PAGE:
QUANTUM COMPUTING ACADEMY
Three Courses (All full-online)
- Introduction to Quantum Computers
- June 14th – 25th, Monday – Friday, 11am – 1pm, 10 sessions
- Exploring Quantum Computer Algorithms*
- July 12th – 23rd, Monday – Friday, 11am – 1pm, 10 sessions
- Awesome Physics for Quantum Computing
- July 26th – August 6th, Monday – Friday, 11am – 1pm, 10 sessions
* Students should have completed some prior quantum computing training, e.g., prior QCA course. A technological conversation with an instructor may be required to complete the registration process for Section 2.
Need more information about the academy? Send us your name, contact information, and any questions you have. The instructors are happy to talk by phone should you desire.
Harrisburg University’s Quantum Computing Academy (QCA) is a unique enrichment program designed for students who excel in their regular school studies in science, mathematics, or computers.
The programs within the QCA introduce exceptionally enthusiastic and motivated students to the ideas behind programming quantum computers by guiding students through a hands-on exploration of quantum algorithms that can solve complex scientific- and business-compute problems. The small class size of QCA programs situates learners with a content-rich, interactive, and team-oriented experience, supported by a high degree of personal attention.
In QCA programs, students can advance their intellectual growth beyond the traditional levels in conventional and AP schooling; they will delve into advanced computing technologies that few of their school peers have imagined. While the content is designed to be ‘a reach’ for all, the instructors are passionate about each student’s growth regardless of their starting point.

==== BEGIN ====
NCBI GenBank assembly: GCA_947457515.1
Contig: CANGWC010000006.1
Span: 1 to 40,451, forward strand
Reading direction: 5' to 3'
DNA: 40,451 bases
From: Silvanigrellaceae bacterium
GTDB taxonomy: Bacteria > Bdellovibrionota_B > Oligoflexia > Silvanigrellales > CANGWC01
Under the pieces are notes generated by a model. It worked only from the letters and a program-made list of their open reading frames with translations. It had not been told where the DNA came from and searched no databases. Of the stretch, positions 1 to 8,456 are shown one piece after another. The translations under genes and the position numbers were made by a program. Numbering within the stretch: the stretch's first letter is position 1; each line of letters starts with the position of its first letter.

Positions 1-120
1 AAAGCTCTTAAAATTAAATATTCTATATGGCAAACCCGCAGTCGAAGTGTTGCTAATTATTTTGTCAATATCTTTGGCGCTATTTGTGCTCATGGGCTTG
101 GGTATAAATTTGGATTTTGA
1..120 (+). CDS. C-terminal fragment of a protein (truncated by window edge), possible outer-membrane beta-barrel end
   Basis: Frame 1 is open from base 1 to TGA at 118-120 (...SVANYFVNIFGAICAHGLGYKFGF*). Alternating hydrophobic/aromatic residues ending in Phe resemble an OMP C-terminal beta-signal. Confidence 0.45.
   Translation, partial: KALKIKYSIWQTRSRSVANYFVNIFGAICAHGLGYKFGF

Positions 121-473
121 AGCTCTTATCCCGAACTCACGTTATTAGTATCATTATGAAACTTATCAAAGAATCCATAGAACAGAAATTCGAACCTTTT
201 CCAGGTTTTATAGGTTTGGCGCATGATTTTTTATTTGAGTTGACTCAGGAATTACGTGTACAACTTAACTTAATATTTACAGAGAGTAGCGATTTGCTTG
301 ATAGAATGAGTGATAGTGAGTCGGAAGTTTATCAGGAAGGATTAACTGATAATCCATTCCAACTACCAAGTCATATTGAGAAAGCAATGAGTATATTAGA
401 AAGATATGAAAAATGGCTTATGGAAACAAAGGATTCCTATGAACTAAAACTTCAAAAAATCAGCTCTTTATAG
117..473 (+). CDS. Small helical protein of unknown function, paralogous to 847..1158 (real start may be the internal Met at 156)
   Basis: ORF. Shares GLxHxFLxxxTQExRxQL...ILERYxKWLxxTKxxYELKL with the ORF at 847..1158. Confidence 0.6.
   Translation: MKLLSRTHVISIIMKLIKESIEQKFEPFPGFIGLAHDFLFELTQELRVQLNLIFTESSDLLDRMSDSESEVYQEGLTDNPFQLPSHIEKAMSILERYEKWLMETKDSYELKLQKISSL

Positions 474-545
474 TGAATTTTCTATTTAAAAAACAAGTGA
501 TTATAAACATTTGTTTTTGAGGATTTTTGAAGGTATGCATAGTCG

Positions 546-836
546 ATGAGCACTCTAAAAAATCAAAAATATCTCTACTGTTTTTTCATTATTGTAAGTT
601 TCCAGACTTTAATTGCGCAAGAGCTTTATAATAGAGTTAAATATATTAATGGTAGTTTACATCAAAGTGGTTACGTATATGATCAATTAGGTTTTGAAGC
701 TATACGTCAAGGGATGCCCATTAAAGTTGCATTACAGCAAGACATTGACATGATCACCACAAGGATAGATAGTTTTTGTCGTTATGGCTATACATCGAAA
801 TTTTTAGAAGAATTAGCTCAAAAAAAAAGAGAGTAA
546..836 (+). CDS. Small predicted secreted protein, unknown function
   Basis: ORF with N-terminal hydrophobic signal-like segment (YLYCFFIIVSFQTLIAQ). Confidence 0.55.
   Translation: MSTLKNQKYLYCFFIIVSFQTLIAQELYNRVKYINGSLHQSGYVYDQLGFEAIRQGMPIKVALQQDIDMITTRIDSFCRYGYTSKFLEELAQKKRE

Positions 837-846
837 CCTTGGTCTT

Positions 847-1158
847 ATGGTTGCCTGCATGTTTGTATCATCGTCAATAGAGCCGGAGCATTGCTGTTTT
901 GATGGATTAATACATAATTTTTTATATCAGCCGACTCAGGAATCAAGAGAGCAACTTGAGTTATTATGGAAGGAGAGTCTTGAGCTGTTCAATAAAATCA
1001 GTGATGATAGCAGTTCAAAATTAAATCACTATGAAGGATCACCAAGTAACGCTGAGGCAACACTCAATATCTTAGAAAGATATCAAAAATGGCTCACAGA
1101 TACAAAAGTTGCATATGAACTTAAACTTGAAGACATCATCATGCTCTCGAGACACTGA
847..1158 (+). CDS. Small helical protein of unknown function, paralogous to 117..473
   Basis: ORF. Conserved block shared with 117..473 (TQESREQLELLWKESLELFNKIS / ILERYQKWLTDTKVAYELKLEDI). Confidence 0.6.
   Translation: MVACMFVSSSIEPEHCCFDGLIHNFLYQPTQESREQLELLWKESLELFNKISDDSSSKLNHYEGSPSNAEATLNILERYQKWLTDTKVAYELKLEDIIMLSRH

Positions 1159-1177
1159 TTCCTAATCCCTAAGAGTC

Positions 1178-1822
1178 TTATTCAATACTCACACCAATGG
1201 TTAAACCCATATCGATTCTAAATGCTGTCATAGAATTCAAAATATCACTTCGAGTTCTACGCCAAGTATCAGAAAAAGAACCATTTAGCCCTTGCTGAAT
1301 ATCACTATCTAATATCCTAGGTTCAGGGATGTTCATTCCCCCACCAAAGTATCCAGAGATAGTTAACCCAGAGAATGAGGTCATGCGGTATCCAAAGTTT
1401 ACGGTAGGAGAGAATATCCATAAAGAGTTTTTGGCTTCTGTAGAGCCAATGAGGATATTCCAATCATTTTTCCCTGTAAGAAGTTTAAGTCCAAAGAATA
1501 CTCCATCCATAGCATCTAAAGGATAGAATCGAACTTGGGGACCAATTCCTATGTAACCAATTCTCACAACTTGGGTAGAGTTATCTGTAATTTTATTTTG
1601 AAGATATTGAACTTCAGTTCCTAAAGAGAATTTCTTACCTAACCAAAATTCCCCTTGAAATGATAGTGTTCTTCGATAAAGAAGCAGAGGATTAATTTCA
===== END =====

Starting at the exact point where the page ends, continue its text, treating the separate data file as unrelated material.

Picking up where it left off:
The programs may organize students into small teams for project work; so that they also develop their group skills and learn from one other — an environment that is critical in advanced sciences.
Fee $320 per student/section
Enrollment in each session may be limited to 12 students to allow for greater personal attention to individual students. Each student will need regular access to an Internet-connected laptop computer with basic capabilities and ample disk space— Jupyter Notebook, ability to sign up with IBM-Q, D-Wave Leap.
After the program, students will receive one of two certificates: either a “Certificate of Participation” or a “Certificate of Achievement.” After-class parent/instructor student-progress conversations are welcome and urged.
Students will be guided—in a hands-on manner—through the mathematical foundations and programming basics necessary for the programming of several different types of quantum computers. Students will be led through advanced mathematical topics, as necessary, for understanding the material and advancing through the course. In later sessions, the student will apply these basic skills towards exploring and solving complex problems, including understanding how the advancement of quantum computing is threatening today’s computer security. Students will run their quantum programs both on quantum simulators and on actual quantum computers.
The sessions are intended to be highly interactive with hands-on activities. When possible, guest speakers from the industry may join selected meetings. Following the end of the weekday class meeting time, students will optionally have an extra hour of access to the instructor(s) for more coaching, project opportunities, or career planning in quantum computing, if they choose.
Dr. Terrill Frantz, is a full-time professor at Harrisburg University and has been programming computers since he was teenager in the 1970s. Dr. Frantz’s passionate desire is to mentor those students who oppose being docile to the technology and instead seek to have a command over that same technology….nerds, geeks, or normal people, alike.
Alex Khan is a corporate faculty at Harrisburg University and is an experienced business-technology executive with a demonstrated history of delivering results in the healthcare, insurance and financial verticals. He has been teaching Quantum Computing courses at Harrisburg University for the past year — from High School to Master Degree level—and is project director for the Quantum Computing Research Incubator at the university.
More information can also be found at www.alignedit.com